LITTLE ROCK, Ark. (KTHV) - It's summertime. It's hot. Your kids are bored. They want to spend time with their friends, and with the freedom of a summer schedule, maybe they ask to spend the night.

For most parents, 'yes' or 'no' depends on who the friend is- and how well you know their parents. But, with new technology, a big focus on safety, and parents who are rightfully involved in their children's lives, giving a 'yes' to a sleepover needs to be precluded by some questions.

“They need to be learning from their parents about their bodies, what the names of their body parts are what sensations arise from those body parts,” Stanford said.

He said building a relationship with your child where they can tell you how they are feeling is vital, especially if something happens to them. He said being ignorant to deeper conversations is ignorant and damaging.

“If our kids are coming home and talking to us about embarrassing stuff that happened at school in front of everybody, those are kids who are also going to be able to talk about stuff that happens with their bodies that are unashamed,” Stanford said.

He also said parents need to question the other parents about the sleeping situation.

“Is there a younger sibling of the same opposite sex also sleeping in the room? You might be surprised of the things that are normal in some families that might strike you as very odd,” he said.

He recommends suggesting separate sleeping situations for each child.

“Not necessarily in a different room but a different setting like on different mattress or couch,” Stanford said.

He said sleepovers can be very beneficial for your child, however.

“To see what other families are like and how they do things is an important part of diversifying a child’s values and understanding,” Stanford said.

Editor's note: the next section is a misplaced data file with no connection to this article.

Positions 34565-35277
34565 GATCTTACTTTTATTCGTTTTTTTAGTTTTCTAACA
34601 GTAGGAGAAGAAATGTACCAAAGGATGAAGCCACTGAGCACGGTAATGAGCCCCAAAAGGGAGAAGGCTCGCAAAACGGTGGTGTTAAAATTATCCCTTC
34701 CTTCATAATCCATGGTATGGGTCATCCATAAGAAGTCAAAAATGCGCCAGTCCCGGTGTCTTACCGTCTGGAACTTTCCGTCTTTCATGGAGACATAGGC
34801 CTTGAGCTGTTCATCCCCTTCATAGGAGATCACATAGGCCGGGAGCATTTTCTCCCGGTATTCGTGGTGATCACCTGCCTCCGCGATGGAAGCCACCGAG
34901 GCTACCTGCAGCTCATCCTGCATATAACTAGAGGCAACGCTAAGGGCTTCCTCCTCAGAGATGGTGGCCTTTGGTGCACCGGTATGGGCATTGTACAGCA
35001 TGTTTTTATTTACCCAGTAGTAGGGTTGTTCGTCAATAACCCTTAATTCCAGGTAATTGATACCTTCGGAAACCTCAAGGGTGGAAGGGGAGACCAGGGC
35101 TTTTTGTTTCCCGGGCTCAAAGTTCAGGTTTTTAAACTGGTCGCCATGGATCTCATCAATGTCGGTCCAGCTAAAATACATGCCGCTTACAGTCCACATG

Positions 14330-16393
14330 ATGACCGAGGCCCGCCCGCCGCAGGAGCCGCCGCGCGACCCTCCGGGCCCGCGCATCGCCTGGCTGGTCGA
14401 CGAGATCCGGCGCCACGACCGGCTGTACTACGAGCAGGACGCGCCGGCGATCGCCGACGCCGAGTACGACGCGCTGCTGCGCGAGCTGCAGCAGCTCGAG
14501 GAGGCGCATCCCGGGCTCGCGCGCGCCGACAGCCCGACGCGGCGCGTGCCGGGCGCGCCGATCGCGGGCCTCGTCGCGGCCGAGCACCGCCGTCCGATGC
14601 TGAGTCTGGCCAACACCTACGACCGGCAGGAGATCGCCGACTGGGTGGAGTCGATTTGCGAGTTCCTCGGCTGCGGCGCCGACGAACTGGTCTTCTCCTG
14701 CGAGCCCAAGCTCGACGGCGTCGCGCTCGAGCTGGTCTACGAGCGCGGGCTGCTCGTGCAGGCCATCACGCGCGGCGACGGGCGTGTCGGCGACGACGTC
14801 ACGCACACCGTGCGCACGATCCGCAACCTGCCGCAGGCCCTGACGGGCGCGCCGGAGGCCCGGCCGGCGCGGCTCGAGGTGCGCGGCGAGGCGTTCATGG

Stanford said if your child is asking to sleepover, it is best to let them go.

“If your child is even willing to go sleep at someone’s house at a relatively young age, 6 or 7, there’s a pretty good chance you’re doing something right,” Stanford said.

You may have seen a list of questions circulating on the internet regarding sleepover safety, and things every parent needs to be aware of before sending their child to a friend's house overnight.

We're big proponents of having all the available information before making decisions, and with these questions, so can you.

  • Is there a gun in your home?

According to The Center to Prevent Youth Violence, 1,600 children die each year because they access unsecured firearms in homes.

  • Who’s watching the kids?

You interview your babysitter- so don't feel awkward about asking your child's friend's parents questions as well. It's important to know parents will be there to supervise the whole time.

  • Are there internet rules/regulations/parental blocks/ etc.?

Kids don't always know what is and aren't appropriate to share online. Make sure they'll be supervised.

  • Will the kids be going out or staying home?

A good question to ask, young or old.

  • Anyone else in the house?

This question might not be the easiest to ask, because of the intention behind it, but it's one of the most important. You don't want your child in contact with anyone who might hurt them or compromise them in any way.

The most important advice is for you to just trust your instincts. If you don't feel right about the sleepover, suggest a different idea, or bring your child's friend to your house instead.

What questions do you ask when your child asks to sleep over somewhere? Send your suggestions to, and we might feature them on THV11 News at 5 p.m. and 6 p.m. on Friday, July 13.